Conference to introduce results from the 100-School Networking Project (Phase
Senior high school meeting
Exchange within the Local Community Using a Network
Haruo Usami, Niihama Technical High School
- We're finally
beginning to see signs of educational reform in our country. Primary and secondary
education are changing as a result of computerization and internationalization,
and school curriculums are changing as new subjects are established, current
electives become required classes, and as more and more students are taught
communication skills at a younger age. The Ministry of Education has announced
plans to introduce some type of network system to every school in Japan. This
trend will further speed the computerization of education and create new ties
between schools and local communities.
For the past three years, the 100-School Networking Project and its phase
II have contributed to the computerization and internationalization of education,
and the project is daily becoming more entrenched within the everyday activities
of participating schools. The project's current focus is on demonstrating
the benefits of Internet use for various educational activities. At our school,
using the Internet, we developed new ways to teach subjects, improved community
relations, taught students about different cultures, and developed a new education
system. We did research on new teaching methods, examining them from various
In this paper, we would like to discuss new ties to our local community, built
through the Internet, and problems we encountered.
2. School education evolves with the local community
- The local community and school education are directly related by the choices
and everyday lives of students, by cooperation between schools and homes,
and by educational activities related to the community. The local community
and schools also share in the responsibility of promoting continuing education.
By complementing each other, both school and community can grow together.
Based on this idea, we have tried to improve our relations with the local
community by holding Internet seminars, participating in various study meetings,
and establishing new educational events. In all of these programs, the Internet
has functioned, with excellent results, as a communication channel between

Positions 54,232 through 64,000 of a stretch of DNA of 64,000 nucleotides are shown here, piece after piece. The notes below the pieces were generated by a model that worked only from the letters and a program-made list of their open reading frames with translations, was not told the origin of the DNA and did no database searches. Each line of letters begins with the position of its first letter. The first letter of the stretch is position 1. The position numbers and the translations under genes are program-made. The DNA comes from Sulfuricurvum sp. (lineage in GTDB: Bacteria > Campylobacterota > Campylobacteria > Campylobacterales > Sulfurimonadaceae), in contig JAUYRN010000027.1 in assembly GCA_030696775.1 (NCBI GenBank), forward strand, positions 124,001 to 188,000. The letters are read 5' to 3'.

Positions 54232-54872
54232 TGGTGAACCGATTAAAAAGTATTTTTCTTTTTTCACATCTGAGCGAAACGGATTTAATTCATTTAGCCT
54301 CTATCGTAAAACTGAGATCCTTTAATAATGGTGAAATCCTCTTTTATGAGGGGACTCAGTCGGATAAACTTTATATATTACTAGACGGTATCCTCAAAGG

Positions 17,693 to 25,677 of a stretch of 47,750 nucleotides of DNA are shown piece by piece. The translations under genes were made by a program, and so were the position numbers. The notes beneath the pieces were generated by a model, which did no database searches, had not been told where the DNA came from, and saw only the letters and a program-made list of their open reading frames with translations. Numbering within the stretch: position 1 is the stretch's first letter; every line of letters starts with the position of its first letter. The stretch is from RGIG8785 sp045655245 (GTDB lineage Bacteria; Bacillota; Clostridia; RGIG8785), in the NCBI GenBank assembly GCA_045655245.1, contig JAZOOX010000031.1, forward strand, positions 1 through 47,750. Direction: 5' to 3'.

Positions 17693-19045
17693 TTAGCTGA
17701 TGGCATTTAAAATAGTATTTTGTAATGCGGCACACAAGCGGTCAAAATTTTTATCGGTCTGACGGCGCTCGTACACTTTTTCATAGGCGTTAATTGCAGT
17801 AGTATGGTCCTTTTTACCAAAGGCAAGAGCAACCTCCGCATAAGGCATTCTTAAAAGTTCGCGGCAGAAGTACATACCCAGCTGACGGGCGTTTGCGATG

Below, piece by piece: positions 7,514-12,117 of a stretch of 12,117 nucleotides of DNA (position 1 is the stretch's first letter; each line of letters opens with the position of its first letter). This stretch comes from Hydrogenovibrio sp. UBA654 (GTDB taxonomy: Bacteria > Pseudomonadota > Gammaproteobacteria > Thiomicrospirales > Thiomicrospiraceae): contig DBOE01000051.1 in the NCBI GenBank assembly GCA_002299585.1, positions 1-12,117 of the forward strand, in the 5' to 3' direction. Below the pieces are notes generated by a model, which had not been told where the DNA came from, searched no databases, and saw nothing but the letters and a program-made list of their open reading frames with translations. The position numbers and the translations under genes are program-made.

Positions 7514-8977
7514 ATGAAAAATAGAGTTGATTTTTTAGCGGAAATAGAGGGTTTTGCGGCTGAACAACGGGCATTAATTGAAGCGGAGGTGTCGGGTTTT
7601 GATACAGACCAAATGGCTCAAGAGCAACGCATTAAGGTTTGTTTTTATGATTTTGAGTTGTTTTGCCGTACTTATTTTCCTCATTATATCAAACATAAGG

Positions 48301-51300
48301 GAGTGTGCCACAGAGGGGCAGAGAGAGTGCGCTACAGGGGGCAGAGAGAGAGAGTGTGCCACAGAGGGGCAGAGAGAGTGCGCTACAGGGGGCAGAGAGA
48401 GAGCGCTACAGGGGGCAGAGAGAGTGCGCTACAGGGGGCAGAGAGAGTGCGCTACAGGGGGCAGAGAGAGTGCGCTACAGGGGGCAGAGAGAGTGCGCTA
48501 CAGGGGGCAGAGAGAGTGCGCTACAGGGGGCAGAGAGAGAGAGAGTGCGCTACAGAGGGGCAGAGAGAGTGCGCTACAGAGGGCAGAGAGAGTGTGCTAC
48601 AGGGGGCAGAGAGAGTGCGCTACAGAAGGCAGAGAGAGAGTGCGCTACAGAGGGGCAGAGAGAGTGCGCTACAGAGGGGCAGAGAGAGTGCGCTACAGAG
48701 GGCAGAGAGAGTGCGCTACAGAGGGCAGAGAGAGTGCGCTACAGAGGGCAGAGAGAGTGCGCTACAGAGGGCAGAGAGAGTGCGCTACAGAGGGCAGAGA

our school and the local community, producing increased collaboration for
education between our school and our community.
(1) Seminars and study meetings concerning the Internet
A. An Internet seminar for citizens of the community
- Event name: "Internet seminar," an open school course, FY 1997
- Participants: People from the local community (two cities, a town, and a
- Limit: 30 participants
- Date: Saturday, May 13-Saturday August 2, 1997 A total of ten three-hour
- Curriculum: A computerized society, the development and the future of information
networks, how the Internet works, network computing, how to use the Internet,
creating a home page, transferring a file, remote log in, and presenting home
B. Lecture given during National Information Month 1997
- Theme: "The Internet and society"
- Date and place: May 31, 1997 in Niihama city
C. A seminar on Internet use in high school education, for high school teachers
in Ehime Prefecture
- Event name: Technical training 1997: "Seminar on Internet use in education"
- Participants: High school teachers in charge of technical education
- Limit: 30 participants
- Date: July 30-August 1, 1997 Three six-hour classes over a three-day
- Curriculum: A computerized society, how to use the Internet, development
of information networks and how they affect school education, how to introduce
the Internet to a class, creating a home page, transferring a file, remote
log in, and presentation of home pages
D. An Internet seminar for neighboring high school students (an exchange between
- Theme: Creating a school home page
- Date: Two years ago-August 1997 (held several times)
E. Participated in the 60th anniversary of Niihama city
- Theme: Home page contest
- Date: November 3-5 (participated as a judge)
F. Debate on environmental problems (a teleconferencing debate using CU-SeeMe)
- Theme: "No more incinerators in our schools. What shall we do with our garbage?"
- Date: November 10-17
G. An Internet seminar for the domestic science club (domestic science club
members and instructors of five city schools, 40 participants in all)